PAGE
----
By Bill Fukui, Director of Sales & Marketing
“Half the money I spend on advertising is wasted; the trouble is I don't know which half!” - John Wanamaker
Many practices have simply decided they don’t believe PPC advertising without really understanding how it can deliver profitable results.
However, for practices committed to include pay-per-click search engine advertising as part of a more diversified campaign, getting a grip on the right half is key to generating a high return on your investment. This “How-To” article identifies some common PPC Key Performance Indicators (KPI). But even more important, it provides insights to the relative value of each, so you can make better decisions on what’s working and what needs to be cut out.
Impressions is a common advertising description that simply identifies how many searchers saw your ad in a given period of time. Impressions show you if your ad is reaching the volume of searchers to generate the traffic and leads you want. In the PPC world, an impression is when your ad appears somewhere on the page of a search result.
In the case of Traffic-focused data, you will probably view a report similar to this:
In the vast majority of cases, PPC is used primarily as a direct response advertising strategy, meaning your focus is on clicks, traffic and leads. In this case, Impressions is not the primary metric you want to focus on. In situations and strategies where your main goal is to get your name out, expand your brand recognition, etc. than Impressions will play a larger role.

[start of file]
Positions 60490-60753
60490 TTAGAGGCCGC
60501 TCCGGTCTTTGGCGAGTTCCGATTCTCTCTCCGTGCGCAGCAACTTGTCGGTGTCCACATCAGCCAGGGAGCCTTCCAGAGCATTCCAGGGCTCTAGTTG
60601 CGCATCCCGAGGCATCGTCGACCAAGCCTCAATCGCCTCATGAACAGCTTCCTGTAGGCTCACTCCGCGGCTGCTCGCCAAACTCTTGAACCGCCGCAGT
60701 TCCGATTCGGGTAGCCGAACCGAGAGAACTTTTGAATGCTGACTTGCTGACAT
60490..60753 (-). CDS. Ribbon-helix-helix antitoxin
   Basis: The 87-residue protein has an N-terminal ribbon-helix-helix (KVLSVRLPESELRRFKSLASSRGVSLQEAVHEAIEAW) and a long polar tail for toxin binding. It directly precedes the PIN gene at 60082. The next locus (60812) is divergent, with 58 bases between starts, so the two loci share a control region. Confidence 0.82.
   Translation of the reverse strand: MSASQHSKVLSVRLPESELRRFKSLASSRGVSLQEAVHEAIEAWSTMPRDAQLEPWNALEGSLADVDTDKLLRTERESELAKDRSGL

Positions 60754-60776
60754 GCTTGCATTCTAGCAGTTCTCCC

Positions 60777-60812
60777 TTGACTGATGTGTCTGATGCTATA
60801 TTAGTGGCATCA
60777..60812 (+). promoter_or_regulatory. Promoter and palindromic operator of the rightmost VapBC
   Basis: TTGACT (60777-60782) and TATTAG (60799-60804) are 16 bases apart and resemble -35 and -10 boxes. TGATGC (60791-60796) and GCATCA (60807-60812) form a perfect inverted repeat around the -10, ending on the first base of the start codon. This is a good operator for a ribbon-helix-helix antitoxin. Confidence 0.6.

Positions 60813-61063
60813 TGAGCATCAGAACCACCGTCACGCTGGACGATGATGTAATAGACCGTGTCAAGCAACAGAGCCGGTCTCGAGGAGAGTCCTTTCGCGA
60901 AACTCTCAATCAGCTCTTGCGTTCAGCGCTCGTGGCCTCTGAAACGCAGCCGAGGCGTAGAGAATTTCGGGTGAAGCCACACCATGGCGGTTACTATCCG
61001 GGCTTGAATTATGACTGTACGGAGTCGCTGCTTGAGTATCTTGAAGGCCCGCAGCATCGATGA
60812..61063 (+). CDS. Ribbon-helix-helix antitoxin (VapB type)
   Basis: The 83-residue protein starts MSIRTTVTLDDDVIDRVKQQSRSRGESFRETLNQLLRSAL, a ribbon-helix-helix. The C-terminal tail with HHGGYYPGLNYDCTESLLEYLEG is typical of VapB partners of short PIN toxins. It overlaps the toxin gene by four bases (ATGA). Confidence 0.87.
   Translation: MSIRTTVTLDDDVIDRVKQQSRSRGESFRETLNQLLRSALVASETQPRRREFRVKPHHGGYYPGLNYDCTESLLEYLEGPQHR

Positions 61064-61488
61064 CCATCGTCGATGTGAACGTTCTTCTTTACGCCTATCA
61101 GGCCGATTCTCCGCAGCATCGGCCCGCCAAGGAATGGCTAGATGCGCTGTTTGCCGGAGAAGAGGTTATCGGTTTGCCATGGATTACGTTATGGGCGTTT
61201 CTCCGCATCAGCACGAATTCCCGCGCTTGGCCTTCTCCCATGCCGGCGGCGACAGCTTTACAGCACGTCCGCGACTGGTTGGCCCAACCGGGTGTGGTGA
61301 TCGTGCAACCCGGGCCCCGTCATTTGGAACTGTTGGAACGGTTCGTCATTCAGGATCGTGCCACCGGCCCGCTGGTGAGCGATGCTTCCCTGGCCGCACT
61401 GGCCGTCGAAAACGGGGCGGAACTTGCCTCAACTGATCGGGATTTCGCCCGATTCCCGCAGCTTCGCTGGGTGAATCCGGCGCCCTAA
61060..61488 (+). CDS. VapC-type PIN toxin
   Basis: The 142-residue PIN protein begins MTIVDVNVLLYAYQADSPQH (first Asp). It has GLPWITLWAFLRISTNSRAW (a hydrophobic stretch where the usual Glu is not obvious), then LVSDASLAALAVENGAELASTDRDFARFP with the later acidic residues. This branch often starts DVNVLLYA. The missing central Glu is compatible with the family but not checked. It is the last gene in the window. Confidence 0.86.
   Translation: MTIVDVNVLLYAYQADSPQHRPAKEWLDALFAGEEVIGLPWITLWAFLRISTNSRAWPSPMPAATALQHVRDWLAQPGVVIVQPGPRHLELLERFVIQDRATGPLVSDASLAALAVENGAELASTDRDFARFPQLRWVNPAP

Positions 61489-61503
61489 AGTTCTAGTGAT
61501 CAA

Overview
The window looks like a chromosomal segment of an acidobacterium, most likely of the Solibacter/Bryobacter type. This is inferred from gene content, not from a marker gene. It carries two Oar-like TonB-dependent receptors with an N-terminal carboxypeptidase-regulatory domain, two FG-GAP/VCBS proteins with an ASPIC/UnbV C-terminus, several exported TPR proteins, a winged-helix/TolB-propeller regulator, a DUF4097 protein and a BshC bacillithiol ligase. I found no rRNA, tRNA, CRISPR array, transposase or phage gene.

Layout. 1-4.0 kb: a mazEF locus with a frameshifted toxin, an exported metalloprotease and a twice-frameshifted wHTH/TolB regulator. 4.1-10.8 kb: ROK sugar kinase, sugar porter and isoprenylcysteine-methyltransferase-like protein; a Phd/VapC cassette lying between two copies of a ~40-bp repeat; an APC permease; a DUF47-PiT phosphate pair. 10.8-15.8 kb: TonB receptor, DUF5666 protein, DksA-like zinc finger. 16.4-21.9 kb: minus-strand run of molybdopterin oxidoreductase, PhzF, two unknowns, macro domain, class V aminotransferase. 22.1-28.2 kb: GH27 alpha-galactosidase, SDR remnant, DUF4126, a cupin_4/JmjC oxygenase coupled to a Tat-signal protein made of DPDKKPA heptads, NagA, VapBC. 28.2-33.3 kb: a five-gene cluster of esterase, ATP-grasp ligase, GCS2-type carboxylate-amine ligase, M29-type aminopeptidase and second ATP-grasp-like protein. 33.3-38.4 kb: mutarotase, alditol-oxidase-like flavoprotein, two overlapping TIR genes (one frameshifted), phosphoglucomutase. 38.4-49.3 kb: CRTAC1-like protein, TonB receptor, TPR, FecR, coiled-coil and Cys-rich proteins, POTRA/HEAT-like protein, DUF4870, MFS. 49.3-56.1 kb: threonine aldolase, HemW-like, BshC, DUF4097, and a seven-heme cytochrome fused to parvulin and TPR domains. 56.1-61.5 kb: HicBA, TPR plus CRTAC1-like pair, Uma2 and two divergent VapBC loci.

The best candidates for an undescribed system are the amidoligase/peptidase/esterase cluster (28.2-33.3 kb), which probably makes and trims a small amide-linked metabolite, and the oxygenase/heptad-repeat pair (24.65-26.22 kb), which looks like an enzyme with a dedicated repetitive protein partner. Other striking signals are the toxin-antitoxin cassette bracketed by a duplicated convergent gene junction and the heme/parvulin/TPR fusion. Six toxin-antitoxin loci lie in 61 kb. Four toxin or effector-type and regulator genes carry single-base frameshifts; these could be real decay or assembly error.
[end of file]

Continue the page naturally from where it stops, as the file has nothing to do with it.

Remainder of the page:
Click-Through Rate (CTR)
Click-through rate is one of the most important performance indicators for your PPC advertising campaign. It is not focused on identifying specific costs, but rather the effectiveness of your PPC ad (and possibly placement). CTR is an indication of how well your ad “connects” with the search engine users your campaign is targeting. CTR tells you how many people see your ads in search engine results and like them enough to click on them.
The CTR for each of the campaigns in the above chart is derived by: Clicks ÷ Ad Impressions = CTR
Of course the title of your ad and the description that is used must be highly relevant to the search phrase your campaign is targeting. The more relevant and in sync your ad is to searchers, the higher the CTR.
In cases where a campaign may have a low number of clicks, even after running it for a reasonable amount of time, practices may assume the ad isn’t working; and they change the ad copy. But what if the ad has a low volume of impressions? Your CTR may still be high, so you want to focus on getting more impressions instead of trying to make your ad more clickable. This would suggest adjusting your keywords and bidding (position on the page). If you have high placement and lots of impressions with low clicks, then it probably makes sense to adjust your ad or target more relevant keywords.
Cost Per Click (CPC)
The most common data that practices use to judge the efficiency of their PPC media buys is the cost-per-click. It is the most natural data point that practices can identify to start understanding their digital advertising investment. It is also one of the primary reasons why some PPC campaigns are prematurely suspended (we will address it later).